Statistics show the number of refugees resettled in Canada in 2012 was down 26 per cent from 2011, despite repeated claims by the government that it`s aiming to increase refugee levels by 20 per cent.
The figures also show the government didn't meet its own target for the number of refugees it planned to resettle.
What was supposed to be an intake of between 7,500 and 8,000 ended up only being 5,412.
"Canadians are proud to protect refugees through resettlement to Canada — but unfortunately the government has been closing the door on refugees," said Loly Rico, president of the Canadian Council on Refugees.
Immigration Minister Jason Kenney said the government wasn't giving up on its commitment.
"There is a civil war in Syria which has forced the closing of our Damascus office and that has affected the processing of settled files and we are working on that right now," Kenney told the Commons.
The office was the clearing house for thousands of applications from the Middle East, including those from thousands of Iraqi and Iranian refugees living in Syria who the government has agreed to resettle through its agreements with the United Nations.
The immigration department said refugees out of Syria represented almost 35 per cent of Canada's total resettlement program from 2009 through 2012, until the closure of the mission in Damascus.
There have also been calls for Canada to take in refugees from Syria itself; the UN estimated on Wednesday that the number of people fleeing the conflict there is now over 1 million.
Kenney gave no indication a program targeting Syrian refugees was on the table. Canada, he said, is already playing a leadership role in the resettlement of refugees.
"We take lessons from no one," Kenney said.
The Canadian Council for Refugees disputed the idea the Syrian office alone was responsible for such a marked drop in numbers.
"The government had most of the year to shift its focus elsewhere," the group noted in a statement. "The UNHCR has identified many refugees around the world in need of resettlement, many of them on an urgent basis."
A spokesman for the department acknowledged the targets weren't met and said the challenges were not limited to Syria.
"There have been security issues in many refugee camps in Africa, particularly those in Nairobi, Kenya which have prevented staff from accessing the refugee camps and selecting refugees for resettlement," Remi Lariviere said in an e-mail.
He said the government is working with the UN to do its best to meet the target this year of resettling over 13,000 refugees, including thousands currently in Turkey and 1,000 Bhutanese refugees from Nepal.
Security issues are not the only hold up in Nairobi. Beginning in 2011, the government capped the number of applications it would accept at that mission from private groups wishing to sponsor refugees from Africa.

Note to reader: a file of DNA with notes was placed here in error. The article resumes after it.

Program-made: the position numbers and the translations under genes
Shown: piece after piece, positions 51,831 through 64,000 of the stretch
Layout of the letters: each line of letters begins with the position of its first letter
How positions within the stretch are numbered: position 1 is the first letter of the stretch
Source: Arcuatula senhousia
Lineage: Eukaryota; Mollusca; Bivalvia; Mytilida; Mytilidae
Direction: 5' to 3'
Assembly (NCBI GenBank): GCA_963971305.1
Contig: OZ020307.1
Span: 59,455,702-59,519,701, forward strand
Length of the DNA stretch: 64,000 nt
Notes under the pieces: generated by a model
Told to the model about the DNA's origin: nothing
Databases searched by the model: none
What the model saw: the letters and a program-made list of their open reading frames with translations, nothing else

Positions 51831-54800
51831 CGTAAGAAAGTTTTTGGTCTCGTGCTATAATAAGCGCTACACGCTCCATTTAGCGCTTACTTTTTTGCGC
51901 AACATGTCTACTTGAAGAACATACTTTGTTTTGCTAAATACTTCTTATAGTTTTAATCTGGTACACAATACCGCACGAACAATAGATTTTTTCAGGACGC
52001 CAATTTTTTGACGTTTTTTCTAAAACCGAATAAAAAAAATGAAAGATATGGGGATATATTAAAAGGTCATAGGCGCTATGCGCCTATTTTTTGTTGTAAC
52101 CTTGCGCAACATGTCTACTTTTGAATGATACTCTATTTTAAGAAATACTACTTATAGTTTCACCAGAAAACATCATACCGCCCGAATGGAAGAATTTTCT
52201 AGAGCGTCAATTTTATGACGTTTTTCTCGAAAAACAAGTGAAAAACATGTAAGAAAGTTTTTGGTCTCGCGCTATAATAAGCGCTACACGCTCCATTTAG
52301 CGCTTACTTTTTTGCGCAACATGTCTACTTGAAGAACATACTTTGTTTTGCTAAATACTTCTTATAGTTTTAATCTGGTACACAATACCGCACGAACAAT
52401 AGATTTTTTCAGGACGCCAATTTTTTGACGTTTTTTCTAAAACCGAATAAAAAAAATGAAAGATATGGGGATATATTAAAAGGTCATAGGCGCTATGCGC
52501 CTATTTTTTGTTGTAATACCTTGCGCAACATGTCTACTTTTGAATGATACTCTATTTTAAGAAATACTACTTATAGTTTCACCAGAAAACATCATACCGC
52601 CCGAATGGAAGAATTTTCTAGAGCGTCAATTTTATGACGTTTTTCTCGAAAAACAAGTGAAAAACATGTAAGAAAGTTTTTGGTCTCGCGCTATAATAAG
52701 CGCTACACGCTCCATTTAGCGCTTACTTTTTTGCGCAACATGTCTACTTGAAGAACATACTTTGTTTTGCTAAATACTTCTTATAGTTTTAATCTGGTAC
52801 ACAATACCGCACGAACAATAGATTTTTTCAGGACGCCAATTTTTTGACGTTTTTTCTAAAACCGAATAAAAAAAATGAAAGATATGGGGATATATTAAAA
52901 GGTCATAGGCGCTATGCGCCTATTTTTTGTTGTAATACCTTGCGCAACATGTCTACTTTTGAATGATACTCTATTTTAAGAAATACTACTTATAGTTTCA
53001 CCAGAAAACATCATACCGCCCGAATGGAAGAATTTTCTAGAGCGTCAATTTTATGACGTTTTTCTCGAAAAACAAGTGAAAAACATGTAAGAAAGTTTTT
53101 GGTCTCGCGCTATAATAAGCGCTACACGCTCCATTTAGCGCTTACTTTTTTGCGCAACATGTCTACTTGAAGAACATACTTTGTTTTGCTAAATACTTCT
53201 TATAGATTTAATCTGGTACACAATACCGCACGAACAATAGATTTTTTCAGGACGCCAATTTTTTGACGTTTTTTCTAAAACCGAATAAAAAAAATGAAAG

The cap was put in place to address the backlog of applications and processing times continue to be slow.
Last year, government had hoped to settled between 4,000 and 6,000 refugees via private groups, and 4,212 were admitted.
That's despite the Conservatives asking private groups to take on more refugees in a bid to save taxpayers money.
The promise to increase refugee resettlement by 20 per cent was made in conjunction with an overhaul of the asylum system by the government in 2011.
The government has said the changes are designed to help process verifiable refugee claims faster and avoid fake ones.
But both the opposition and advocacy groups have argued the laws are flawed and end up penalizing the same people the government wants to protect.
Meanwhile, the department appears to have uncovered a flaw of its own.
Part of the overhaul to the refugee determination process has been the creation of a new appeal division for failed claimants. But the wording of the law as written could be interpreted to allow some people to have access to that process before the entire law takes effect.
That was not the government's intention, the department said on its website.
The New Democrats said it was a result of a bill getting passed too quickly.
"When the minister rammed this bill through, the minister said, 'I believe this is an example of a process that works very well,'" said New Democrat MP Linda Duncan.
"So why not now show real leadership and take responsibility for these mistakes?"
Kenney said the bill received thorough debate and noted that no one on the opposition benches caught the mistake either.
He said the government is now in the process of fixing it.